Ankit Agarwal, fund manager – equity, UTI AMC, says that are investing around 30-40% of their portfolio in turnaround opportunities that are possibly impacted due to the current economic scenario, but would benefit disproportionately when the tide turns.
For example, companies in the travel, retail, leisure, and services segments currently hurt could be a good hunting ground for new opportunities, he added.
Agarwal has more than 12 years of experience in asset management. Prior to UTI, he has worked with Lehman Brothers, Barclays Wealth and was associated with Centrum Broking also in the capacity of senior vice president.
In an interview to Moneycontrol’s Kshitij Anand, Agarwal said healthcare, consumer staples, and possibly IT would be back in focus given the partial lockdowns and intensifying second wave of COVID-19.
Q) The second wave of COVID has gripped India fast and has forced many states to go into a semi-lockdown in April. Do you think the market could undergo further consolidation in April or the worst is already factored in?
A) I would refrain from giving any shorter-term view on the market, but I would say that with higher penetration of vaccination and country heading towards herd immunity, the blip in operating performance could be temporary.
The value of a company comes from long-term cash flows discounted to the present date, and in that context, the contribution of near-term cash flows is a much smaller part of the business' intrinsic value.
While a near-term correction cannot be ruled out, sooner or later, the market would converge to the companies' long-term fundamentals.
Q) After Goldman Sachs and Nomura, economists warn of more cuts in FY22 GDP forecasts. If the economy fails to grow in a manner that is discounted by the market, it will also hurt the earnings of India Inc...
A) The current second wave would undoubtedly impact the recovery we saw in many sectors, and the ones that have a higher seasonal component can see some pressure on earnings.
However, I would reiterate that our investment strategy is more pivoted to long-term structural trends, and as long as those are intact, we won't be too worried about any near-term pressure on earnings.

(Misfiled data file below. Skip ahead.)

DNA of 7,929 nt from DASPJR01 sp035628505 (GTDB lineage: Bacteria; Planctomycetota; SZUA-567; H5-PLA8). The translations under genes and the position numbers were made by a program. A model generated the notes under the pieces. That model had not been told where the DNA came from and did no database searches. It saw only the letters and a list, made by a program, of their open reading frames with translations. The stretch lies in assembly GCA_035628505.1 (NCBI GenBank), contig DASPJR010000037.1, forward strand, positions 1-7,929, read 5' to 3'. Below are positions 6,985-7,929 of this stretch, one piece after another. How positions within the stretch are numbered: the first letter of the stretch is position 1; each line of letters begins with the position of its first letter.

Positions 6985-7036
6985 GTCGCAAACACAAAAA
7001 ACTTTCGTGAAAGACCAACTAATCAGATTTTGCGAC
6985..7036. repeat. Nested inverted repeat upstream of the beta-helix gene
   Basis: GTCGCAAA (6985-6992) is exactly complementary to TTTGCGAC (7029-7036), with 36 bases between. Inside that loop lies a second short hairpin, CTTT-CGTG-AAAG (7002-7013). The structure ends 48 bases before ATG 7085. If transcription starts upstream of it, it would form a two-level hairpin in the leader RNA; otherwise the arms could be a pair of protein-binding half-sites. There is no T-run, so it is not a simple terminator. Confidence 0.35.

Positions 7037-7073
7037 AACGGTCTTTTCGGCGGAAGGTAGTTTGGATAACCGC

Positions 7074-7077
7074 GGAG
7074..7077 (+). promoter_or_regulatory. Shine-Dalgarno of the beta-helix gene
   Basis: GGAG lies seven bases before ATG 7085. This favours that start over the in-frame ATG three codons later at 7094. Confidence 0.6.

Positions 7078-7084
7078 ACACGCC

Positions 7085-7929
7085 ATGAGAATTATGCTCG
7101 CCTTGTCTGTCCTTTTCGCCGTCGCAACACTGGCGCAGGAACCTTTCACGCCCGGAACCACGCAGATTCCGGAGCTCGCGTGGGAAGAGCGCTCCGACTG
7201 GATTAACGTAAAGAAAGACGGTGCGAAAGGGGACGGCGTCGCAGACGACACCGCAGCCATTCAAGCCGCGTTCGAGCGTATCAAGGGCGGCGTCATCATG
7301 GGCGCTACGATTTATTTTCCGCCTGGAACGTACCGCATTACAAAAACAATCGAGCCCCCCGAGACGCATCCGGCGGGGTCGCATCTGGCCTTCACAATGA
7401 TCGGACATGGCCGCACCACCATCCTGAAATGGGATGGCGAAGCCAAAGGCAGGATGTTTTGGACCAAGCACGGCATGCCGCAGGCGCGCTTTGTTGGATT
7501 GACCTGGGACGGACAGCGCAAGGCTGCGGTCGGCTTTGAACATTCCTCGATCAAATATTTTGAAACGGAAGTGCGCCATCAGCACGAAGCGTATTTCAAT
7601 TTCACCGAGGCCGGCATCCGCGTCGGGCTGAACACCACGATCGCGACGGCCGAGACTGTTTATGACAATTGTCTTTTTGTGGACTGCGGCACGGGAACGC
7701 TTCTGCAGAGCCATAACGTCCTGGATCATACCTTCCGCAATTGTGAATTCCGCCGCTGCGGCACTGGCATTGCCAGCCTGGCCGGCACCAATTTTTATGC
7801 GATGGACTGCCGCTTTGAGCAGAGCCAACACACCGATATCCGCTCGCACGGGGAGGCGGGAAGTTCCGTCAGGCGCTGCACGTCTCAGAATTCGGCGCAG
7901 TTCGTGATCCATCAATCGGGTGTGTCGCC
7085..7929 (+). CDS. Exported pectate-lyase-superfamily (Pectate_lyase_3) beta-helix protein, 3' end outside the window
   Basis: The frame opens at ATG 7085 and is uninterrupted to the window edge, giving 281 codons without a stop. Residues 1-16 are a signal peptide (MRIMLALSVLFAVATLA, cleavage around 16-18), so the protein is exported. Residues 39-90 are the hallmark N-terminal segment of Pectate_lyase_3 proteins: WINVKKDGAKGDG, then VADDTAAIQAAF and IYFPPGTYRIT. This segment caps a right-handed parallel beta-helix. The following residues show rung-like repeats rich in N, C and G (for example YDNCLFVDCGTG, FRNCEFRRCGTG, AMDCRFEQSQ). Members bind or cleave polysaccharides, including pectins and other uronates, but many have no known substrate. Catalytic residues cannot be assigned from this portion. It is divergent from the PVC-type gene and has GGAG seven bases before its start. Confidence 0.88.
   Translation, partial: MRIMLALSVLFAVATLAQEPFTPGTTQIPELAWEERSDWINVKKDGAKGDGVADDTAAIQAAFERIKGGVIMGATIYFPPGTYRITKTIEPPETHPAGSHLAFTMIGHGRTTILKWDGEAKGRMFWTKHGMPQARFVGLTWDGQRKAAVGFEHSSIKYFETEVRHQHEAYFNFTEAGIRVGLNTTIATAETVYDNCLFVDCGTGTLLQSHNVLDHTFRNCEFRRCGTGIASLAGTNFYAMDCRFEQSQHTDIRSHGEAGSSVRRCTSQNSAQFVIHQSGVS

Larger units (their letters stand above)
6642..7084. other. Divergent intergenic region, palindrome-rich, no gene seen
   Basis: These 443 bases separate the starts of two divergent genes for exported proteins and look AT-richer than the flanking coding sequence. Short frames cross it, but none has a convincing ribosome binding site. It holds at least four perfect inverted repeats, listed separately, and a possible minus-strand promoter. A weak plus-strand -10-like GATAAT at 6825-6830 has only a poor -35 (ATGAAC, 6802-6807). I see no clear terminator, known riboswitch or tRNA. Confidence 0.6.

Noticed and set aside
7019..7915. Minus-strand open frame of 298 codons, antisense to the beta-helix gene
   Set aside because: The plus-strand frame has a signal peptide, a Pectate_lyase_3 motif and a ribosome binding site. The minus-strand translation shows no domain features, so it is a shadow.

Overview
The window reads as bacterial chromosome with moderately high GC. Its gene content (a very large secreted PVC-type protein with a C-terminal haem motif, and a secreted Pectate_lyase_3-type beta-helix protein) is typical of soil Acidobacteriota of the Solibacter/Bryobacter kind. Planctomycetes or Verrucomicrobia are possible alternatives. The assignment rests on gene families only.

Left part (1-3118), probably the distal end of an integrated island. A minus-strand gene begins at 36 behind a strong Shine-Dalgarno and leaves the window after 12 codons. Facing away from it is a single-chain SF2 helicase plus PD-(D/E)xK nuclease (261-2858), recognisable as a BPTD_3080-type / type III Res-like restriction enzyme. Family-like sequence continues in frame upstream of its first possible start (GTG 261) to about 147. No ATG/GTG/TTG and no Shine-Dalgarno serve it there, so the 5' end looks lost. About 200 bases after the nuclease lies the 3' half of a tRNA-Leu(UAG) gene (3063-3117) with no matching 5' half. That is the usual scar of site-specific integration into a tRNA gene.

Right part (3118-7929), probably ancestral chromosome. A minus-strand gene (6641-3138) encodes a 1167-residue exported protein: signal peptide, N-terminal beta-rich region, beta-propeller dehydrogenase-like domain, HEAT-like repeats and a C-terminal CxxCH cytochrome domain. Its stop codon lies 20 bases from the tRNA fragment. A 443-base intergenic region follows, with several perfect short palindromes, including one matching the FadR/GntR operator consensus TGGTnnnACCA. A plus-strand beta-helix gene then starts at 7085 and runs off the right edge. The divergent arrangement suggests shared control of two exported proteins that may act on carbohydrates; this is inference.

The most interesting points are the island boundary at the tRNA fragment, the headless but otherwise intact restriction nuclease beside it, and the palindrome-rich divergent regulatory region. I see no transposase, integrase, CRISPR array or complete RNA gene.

Any prudent investment strategy needs to be balanced to benefit from different phases of the economy, and appropriate diversification would help mitigate some of the idiosyncratic risks that some of the companies would face owing to the current lockdown.
Q) Which sectors will be back in focus amid a lockdown-like scenario? Which sector(s) should one add on corrections?
A) Healthcare, consumer staples, and possibly IT would be back in focus as these sectors are relatively less impacted owing to the current crisis.
However, some companies in this space would also make investment sense from a structural perspective and form an integral part of any long-term portfolio.
We also invest around 30-40% of the portfolio in turnaround opportunities that are possibly impacted owing to the current economic scenario but would benefit disproportionately when the tide turns.
Well-managed businesses and leaders in some of these spaces would benefit from market share gains as the weaker players get wiped out. Companies in the travel, retail, leisure, and services segments currently hurt could be a good hunting ground for new opportunities.
Q) Which sectors will get impacted the most from the second COVID wave and why?
A) Many sectors in the discretionary space, travel, leisure, and retail segments would see significant pressure in the current environment as the footfalls typically would reduce due to fear of COVID even if there is no lockdown in the specific state.
Some of the B2B sectors and industries could also get impacted owing to supply constraints in raw materials or any localised lockdown in the particular areas. Financials would also get affected as the asset quality could deteriorate in specific segments.Q) Since small & midcaps have outperformed, should investors leverage the opportunity from the midcap fund route?
A) We would say that investors should look at the mid and small-cap funds from an asset allocation perspective and believe that any asset allocator should have some exposure to the mid and small-cap funds as they have outperformed on a longer-term view.
However, in the medium term (3-5 year period), midcap funds have underperformed. Once the dust settles on COVID and the broader economy revives, and if the interest rate continues to remain at benign levels, the smaller companies should benefit on a relative basis.
Q) Do you think the volatility caused by the second wave of COVID gives an opportunity to get into some quality stocks for the long term?
A) While I cannot comment on the near-term movement of the market, investors should use any correction in the market to deploy more capital as we continue to remain positive on the longer-term prospects of well-managed companies that are leaders in the space they operate within.
COVID has only fast-tracked some of the trends we observed relating to higher digitization, formalization, and market share gains. Also, investors can use SIP approach to tide through some of the volatility they see in the market, especially when investing in the mid and small-cap segments.Disclaimer: The views and investment tips expressed by experts on Moneycontrol.com are their own and not those of the website or its management. Moneycontrol.com advises users to check with certified experts before taking any investment decisions.